• Legal precedent, including a 2009 lawsuit brought by the health care IT company Ciox against OCR that saw the agency weaken some components of the privacy protection law, show the limit of the agency's power.
  • OCR "can’t just say, 'We cover all health information.' They have authority in that box that is the health care system," Savage says.
  • Most of the penalties involved in violating health data privacy have seen small fines levied on wealthy companies. "You need to make these criminal violations, not civil ones," suggests Venrock's Kocher.

Yes, but: While several startups — including Stellar's — are working on various approaches to boost consumer protections, sources interviewed for this story questioned the capacity of such endeavors to initiate substantive change in the absence of real financial and legal incentives.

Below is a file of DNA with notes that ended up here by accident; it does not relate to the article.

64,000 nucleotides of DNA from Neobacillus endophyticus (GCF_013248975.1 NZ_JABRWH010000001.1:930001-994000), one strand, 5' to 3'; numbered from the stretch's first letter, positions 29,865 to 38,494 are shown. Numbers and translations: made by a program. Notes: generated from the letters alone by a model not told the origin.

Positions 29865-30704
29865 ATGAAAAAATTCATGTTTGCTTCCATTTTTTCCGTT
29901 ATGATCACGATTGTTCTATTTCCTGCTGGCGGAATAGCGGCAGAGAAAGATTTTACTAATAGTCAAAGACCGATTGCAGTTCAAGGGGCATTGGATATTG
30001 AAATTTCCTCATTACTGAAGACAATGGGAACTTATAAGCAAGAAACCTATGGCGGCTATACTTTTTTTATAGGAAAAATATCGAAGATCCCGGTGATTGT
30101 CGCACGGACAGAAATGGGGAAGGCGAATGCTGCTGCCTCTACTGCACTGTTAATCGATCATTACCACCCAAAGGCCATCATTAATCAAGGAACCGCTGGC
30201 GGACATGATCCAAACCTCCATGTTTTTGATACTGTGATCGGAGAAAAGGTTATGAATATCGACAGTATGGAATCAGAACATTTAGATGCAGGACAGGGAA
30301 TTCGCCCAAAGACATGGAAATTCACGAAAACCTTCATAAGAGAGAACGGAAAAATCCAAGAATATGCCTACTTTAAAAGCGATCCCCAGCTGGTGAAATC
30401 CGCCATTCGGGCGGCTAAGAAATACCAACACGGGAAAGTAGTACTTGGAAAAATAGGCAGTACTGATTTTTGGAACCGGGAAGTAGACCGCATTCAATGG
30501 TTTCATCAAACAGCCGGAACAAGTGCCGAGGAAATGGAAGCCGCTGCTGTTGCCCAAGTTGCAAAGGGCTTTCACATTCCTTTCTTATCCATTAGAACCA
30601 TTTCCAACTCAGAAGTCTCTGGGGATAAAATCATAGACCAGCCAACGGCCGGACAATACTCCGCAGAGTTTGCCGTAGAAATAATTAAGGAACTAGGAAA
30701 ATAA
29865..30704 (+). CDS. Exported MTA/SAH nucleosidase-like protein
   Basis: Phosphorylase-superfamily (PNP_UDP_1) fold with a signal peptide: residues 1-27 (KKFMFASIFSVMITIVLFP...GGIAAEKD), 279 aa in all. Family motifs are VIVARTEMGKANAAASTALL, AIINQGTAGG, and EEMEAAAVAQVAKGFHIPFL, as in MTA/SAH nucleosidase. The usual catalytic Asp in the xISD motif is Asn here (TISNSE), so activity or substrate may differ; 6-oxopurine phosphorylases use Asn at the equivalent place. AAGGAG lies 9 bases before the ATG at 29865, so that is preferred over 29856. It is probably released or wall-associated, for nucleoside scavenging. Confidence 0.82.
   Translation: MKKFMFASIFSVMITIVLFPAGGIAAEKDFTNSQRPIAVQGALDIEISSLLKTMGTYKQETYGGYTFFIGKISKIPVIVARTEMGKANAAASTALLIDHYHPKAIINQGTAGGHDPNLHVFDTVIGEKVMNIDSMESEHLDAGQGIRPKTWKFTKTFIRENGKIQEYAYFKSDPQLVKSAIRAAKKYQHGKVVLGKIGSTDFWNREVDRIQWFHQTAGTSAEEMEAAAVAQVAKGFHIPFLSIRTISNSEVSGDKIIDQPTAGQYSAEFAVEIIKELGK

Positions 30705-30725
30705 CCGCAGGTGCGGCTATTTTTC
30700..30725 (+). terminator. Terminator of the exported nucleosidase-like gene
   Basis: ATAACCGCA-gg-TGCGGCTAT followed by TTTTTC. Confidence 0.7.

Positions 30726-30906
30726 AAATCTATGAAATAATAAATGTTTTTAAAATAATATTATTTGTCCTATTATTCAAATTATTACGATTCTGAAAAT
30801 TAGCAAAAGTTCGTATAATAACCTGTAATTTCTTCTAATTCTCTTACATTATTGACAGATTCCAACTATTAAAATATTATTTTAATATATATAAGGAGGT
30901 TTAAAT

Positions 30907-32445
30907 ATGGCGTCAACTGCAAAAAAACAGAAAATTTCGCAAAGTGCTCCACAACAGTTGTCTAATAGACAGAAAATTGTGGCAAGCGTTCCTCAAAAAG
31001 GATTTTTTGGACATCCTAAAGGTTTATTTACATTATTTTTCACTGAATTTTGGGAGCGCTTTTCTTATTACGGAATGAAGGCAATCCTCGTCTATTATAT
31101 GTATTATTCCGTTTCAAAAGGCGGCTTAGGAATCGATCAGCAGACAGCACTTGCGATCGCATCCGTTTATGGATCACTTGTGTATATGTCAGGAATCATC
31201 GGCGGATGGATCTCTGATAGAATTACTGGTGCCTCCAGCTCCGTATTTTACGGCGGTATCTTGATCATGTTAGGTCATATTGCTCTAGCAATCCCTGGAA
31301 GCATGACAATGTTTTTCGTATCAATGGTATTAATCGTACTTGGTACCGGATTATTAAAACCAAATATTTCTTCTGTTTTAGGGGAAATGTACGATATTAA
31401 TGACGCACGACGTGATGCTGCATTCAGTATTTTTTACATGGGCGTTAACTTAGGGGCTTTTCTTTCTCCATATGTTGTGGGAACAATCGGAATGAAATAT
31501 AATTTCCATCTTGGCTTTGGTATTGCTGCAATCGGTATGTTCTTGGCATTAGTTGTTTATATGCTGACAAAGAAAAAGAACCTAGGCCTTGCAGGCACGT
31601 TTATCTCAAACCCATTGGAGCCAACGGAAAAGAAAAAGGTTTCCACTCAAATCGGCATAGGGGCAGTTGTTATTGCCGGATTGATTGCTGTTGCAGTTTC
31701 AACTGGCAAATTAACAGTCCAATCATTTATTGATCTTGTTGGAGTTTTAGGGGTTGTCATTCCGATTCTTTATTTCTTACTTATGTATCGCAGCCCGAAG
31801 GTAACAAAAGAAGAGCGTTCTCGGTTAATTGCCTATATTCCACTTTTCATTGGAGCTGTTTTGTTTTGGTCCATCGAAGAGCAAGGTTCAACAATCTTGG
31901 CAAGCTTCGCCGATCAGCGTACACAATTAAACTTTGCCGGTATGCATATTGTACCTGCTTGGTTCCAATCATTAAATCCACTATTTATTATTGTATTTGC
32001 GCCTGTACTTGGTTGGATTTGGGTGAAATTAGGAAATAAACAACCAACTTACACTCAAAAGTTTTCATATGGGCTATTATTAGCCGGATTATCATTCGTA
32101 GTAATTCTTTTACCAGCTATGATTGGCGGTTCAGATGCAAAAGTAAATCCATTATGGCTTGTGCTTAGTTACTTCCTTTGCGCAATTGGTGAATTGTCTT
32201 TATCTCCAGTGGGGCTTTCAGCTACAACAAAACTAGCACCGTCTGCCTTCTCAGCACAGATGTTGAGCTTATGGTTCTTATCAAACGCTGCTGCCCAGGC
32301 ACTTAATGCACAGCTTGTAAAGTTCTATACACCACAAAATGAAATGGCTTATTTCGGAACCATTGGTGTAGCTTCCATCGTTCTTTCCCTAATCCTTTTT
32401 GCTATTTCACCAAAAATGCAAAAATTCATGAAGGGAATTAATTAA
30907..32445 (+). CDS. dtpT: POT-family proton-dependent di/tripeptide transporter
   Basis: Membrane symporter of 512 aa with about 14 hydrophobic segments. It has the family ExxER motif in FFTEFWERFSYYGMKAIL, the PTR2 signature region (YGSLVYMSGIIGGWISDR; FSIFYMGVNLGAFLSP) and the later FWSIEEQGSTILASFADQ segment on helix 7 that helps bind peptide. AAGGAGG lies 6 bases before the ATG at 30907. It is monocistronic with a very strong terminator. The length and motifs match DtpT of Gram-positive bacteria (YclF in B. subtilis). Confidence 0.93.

• "For the most part, all the major attempts to fix HIPAA have not really come to fruition, nor has there been real interest in a major data privacy law like we’ve seen in Europe," says Harvard's Cohen.

What's happening: Standard Care's Stellar is attempting to create a platform that will enable users to share specific health data with specific health care vendors.

  • He and his company are developing a system wherein a user's specific permissions get logged in a kind of consent ledger that health care vendors would have access to.
  • "In the long term, we’d like health data privacy to be as implicit to the web as HTTP. Very sophisticated security standards that you don’t think twice about and use multiple times a day," Stellar says.

What to watch: How the FTC enforces privacy for health companies that fall outside HIPAA's jurisdiction, as it did with Better Help and GoodRx. There's also a federal data privacy bill introduced last year that is expected to be reintroduced in this Congress.

  • "This conversation is happening, it’s just happening in silos," says Stellar.

What HIPAA does and doesn't do